Yesterday, in the middle of the hyper-partisan impeachment circus, the House of Representatives ironically proved that bipartisanship still has a pulse in our nation’s capital.
On a 385-41 vote, lawmakers approved President Trump’s United States Mexico-Canada Trade Agreement (USMCA). As most readers already know, the dealer replaced Bill Clinton’s disastrous NAFTA pact, which both sides of the aisle detest for causing widescale outsourcing of U.S. jobs to Mexico.
NAFTA permitted the south-North American country to suppress the collective bargaining rights of its workers as a means of keeping their wages roughly 90-percent lower than those in the U.S. Analysts have estimated that this toothless agreement eroded between 500,000-750,000 American jobs. That’s the furthest thing from free trade. President Trump’s USMCA, on the other hand, allows the U.S. to file complaints on any Mexican factories it finds are denying their workers’ collective bargaining rights. These complaints can ultimately result in investigations from independent labor experts, which could spell bad news for the country should their findings prove troubling.
Make no mistake: USMCA is a major step in the right direction, and it’s always picture-worthy when Nancy Pelosi and the rest of the Democrats come to the negotiating table with the current president. At the same time, however, the new trade agreement is not the be-all, end-all to preventing Mexico’s anti-competitive labor practices that hurt U.S. industry. The NAFTA resolution panel’s labor probes will be time-consuming, and it’s unreasonable to think that it will crack down on anywhere close to 100-percent of violations. That’s why it’s so important for Washington decision-makers to continue monitoring companies that are seeking to capitalize on the unfair playing field created by Mexico.
Take Kone, for example. The company seems harmless enough – manufacturing, installing, and servicing elevators in the U.S. That is, until one looks at the company’s unrepentant history of rigging the marketplace against U.S. industry by taking advantage of Mexico’s artificially low wages.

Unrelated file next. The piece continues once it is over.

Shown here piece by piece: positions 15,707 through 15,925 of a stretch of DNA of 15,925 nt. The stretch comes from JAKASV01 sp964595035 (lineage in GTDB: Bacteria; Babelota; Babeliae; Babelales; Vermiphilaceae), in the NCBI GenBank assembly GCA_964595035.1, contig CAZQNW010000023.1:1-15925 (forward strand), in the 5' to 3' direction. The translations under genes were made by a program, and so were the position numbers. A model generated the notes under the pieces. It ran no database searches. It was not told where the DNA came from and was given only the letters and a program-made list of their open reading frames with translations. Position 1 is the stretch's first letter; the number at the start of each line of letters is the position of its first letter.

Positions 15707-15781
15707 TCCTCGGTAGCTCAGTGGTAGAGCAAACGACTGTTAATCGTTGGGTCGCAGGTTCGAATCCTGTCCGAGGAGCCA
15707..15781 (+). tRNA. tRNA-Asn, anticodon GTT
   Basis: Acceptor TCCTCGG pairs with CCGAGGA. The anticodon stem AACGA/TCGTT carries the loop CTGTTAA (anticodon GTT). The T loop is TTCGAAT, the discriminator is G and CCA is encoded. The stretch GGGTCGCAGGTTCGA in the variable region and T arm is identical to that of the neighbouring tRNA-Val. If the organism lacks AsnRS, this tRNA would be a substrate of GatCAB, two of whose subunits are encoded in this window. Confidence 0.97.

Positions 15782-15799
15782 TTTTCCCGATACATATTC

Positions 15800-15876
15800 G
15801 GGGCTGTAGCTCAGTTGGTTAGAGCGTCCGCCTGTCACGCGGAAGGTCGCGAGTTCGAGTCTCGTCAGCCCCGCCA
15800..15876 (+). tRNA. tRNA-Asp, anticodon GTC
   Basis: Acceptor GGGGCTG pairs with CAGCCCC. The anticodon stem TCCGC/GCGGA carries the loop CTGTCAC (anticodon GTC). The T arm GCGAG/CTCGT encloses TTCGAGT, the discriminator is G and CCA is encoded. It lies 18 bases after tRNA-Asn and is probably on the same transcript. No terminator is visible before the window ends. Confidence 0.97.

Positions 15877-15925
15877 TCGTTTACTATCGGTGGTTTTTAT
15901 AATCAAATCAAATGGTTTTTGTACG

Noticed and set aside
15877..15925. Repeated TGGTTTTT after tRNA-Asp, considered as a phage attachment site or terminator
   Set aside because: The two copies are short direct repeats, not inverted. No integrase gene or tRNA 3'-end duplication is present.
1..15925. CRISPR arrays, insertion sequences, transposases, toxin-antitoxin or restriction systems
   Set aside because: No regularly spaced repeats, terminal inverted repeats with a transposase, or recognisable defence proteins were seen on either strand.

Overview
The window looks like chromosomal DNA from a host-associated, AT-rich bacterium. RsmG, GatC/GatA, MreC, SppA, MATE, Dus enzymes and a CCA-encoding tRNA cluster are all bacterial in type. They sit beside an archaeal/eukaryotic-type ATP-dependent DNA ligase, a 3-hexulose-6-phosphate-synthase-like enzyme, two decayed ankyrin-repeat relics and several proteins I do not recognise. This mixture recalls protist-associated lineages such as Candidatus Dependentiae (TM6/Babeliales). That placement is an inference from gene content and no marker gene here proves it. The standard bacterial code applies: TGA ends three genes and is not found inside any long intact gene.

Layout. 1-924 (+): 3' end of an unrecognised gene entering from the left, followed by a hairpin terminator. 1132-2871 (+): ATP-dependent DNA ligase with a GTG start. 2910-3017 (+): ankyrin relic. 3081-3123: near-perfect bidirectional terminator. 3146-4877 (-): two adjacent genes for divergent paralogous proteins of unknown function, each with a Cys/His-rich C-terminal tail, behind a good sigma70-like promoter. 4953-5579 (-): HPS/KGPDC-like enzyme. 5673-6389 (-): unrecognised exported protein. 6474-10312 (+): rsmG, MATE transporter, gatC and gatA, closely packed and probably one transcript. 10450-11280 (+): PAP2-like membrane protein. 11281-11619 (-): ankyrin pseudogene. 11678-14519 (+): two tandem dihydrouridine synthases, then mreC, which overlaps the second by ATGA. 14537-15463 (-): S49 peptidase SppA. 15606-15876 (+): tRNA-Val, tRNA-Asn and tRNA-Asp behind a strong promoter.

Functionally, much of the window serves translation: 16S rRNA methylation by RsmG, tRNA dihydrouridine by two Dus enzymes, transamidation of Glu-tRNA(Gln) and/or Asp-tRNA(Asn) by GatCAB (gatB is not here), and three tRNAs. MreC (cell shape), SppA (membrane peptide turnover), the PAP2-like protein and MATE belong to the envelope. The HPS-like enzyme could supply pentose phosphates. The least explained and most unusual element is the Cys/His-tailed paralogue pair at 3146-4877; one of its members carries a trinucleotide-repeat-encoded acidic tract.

Oddly enough, Kone actually seems to be proud of its outsourcing past. In a 2006 Konepress release titled “Kone’s new factory in Mexico to take over all elevator manufacturing operations for North America,” it came close to bragging about the jobs it has shipped overseas. When discussing its move from McKinney, Texas, the company stated unabashedly, “Torreón [Mexico] offers an excellent logistics network and pool of qualified labor to serve the new factory” and that “most of the management and personnel have been recruited locally.”
It’s quite unusual for a company to be so honest and transparent about its anti-America First intentions. Congress and U.S. antitrust officials should use that to their advantage when reviewing Kone’s recent proposal to acquire Elevator Technology (ET), which is owned by a major competitor, Thyssenkrupp. If the combination goes into effect, the new mega-company will control close to half of the entire North American market, threatening the success of President Trump’s USMCA.
Horizontal mergers like this one tend to drastically reduce U.S. jobs as it is. In this case, however, given the company’s rich outsourcing history and its track record of paying fines to regulators for engaging in anti-competitive activity, it is all but guaranteed.
Congress would be foolish to let this merger go unquestioned – especially at this time and under these conditions. It still remains to be seen how effective the USMCA will be at curtailing Mexico’s wage undercutting that has eroded significant sums of business for American companies. Until all of the kinks, loopholes, and enforcement nuances, are working out of the trade deal, the last thing the North American economy needs is a major test from a new company that already has proven to detest everything that the USMCA stands for.
Thankfully, however, one U.S. senator whose state has the most to lose from an ineffective Kone-Thyssenkruppmerger couldn’t be in a stronger position to act. Sen. Marsha Blackburn (R-Tenn.) sits on the Judiciary Committee, which reviews merger cases like these regularly. This possible merger means a lot to some of Sen. Blackburn’s constituents given that, as of 2017, Thyssenkruppemployed 1,000 people in Middleton, Tennessee –more than the entire population of Middleton as of the last census that was recorded seven years prior.
Here’s hoping that Blackburn, as well as other senators whose states would be at risk from more outsourcing, like Sen. David Purdue from Georgia (where at least 1,000 jobs are at stake), speak up and make their voices heard. The last thing American workers and businesses need is more sour grapes and interference in their interests immediately after the singing of a ground-breaking trade deal that promised to protect them.
David Wallace, a former Republican nominee for Congress, is president of the FAIR Energy Foundation, a leading Maryland Tea Party activist, and a freelance journalist.